The Book Show S3 #17 The Aeneid, Tangerine & Garth Greenwell

This week Sinéad Gleeson visits theatre company Collapsing Horse as they rehearse their stage version of The Aeneid ahead of the Tiger Dublin Fringe Festival. Director Dan Colley and his cast are tackling Virgil’s epic poem with the help of puppetry, movement and music composed specially for the show. He tells Sinéad that his first encounter with the Greek and Roman classics was at school and he hasn’t abandoned them since. Readers looking for inspiration can find every aspect of life and death in the poem, he says, and he cites the example of Seamus Heaney’s translation of Book VI. It tells the story of the hero, Aeneas, travelling to the Underworld to seek out the spirit of his father. Heaney began his translation of this section after his own father died. Sinéad hears how the infamous horse of Troy will be carried on to the stage – it won’t be as difficult as you might think! – and she hears short performances from the cast.

Regan Hutchins speaks to the editors of a new literary journal in Belfast. The Tangerine is a new magazine for writers and, as editor Tara McEvoy explains, the political and artistic landscape has changed in Northern Ireland in recent years but the platform for new writers to reflect these changes doesn’t exist. Writer Jan Carson says that something as basic as cheap flights coming to Belfast as well as the migration of people to and from the region means that there are new experiences to be told and new voices to be heard. Fiction editor Michael Nolan hopes that with the arrival of the new journal writers won’t necessarily have to seek publication in the UK or in the Republic.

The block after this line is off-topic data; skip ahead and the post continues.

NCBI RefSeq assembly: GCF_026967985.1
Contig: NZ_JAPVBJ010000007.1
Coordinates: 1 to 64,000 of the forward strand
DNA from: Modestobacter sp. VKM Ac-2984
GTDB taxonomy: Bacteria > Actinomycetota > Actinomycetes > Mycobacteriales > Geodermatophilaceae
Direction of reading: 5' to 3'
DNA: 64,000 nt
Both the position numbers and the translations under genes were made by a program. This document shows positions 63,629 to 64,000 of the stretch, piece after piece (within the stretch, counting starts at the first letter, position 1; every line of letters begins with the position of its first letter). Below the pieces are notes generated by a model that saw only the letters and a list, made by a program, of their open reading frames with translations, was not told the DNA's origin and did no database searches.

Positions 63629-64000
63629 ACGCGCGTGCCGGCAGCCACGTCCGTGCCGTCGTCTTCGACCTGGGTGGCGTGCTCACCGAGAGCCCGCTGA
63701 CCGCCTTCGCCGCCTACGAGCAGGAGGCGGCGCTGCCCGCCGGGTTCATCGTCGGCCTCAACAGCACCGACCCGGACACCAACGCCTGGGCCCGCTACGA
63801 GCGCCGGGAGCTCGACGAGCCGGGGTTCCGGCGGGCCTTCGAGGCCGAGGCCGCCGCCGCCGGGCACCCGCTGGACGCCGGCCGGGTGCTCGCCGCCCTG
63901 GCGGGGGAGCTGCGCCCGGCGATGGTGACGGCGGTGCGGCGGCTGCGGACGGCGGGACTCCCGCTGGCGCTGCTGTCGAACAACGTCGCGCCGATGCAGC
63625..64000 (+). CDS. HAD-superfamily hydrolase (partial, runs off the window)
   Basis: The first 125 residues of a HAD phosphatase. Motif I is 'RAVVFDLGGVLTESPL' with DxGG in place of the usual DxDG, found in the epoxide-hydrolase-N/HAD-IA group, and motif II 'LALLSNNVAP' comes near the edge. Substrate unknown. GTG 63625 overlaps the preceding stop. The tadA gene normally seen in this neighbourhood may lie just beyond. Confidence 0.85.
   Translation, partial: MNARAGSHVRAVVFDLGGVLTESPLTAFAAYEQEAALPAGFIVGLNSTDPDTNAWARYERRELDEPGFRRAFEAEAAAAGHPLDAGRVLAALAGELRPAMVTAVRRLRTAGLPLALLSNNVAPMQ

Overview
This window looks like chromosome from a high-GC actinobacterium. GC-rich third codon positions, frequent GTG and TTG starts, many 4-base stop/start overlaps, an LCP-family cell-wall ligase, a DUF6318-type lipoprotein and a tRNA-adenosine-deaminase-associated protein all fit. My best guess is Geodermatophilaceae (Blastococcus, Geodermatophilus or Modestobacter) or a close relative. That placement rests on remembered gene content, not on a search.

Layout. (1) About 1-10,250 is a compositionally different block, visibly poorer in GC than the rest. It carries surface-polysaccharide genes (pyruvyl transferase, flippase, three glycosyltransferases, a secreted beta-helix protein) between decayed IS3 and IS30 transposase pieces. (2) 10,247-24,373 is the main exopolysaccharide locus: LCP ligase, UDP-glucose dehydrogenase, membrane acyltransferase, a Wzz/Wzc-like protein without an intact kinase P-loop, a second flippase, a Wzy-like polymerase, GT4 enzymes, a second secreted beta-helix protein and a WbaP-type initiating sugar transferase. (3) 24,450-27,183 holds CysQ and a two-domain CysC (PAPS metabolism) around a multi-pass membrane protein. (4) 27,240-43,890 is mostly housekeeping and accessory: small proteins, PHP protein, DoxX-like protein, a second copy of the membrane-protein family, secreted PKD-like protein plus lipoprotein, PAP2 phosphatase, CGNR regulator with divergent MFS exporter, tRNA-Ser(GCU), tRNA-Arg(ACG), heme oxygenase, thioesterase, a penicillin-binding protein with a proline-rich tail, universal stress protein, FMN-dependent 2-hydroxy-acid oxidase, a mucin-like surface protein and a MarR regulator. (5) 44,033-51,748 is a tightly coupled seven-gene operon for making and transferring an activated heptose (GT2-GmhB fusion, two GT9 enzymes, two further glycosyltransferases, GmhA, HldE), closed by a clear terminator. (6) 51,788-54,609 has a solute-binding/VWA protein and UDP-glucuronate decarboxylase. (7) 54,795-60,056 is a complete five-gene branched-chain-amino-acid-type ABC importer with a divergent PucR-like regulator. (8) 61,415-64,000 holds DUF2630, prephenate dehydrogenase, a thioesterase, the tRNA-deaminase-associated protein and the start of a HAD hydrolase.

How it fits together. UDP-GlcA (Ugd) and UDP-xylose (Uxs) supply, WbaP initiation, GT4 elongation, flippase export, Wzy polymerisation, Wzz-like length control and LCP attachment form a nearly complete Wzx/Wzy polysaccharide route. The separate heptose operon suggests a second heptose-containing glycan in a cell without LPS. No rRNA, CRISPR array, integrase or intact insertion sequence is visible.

US writer Garth Greenwell’s debut novel What Belongs To You is set in Bulgaria where Garth himself used to live as a teacher. He joins Sinéad in studio to discuss his book which has been very well received. It features a nameless narrator and his relationship with Mitko, a young hustler he meets. Their relationship – hovering between a business transaction and a friendship – is played out against the background of the narrator’s upbringing in Kentucky and his uneasy relationship with his father. Greenwell discusses the autobiographical scope of the novel and its place in the long history of gay fiction.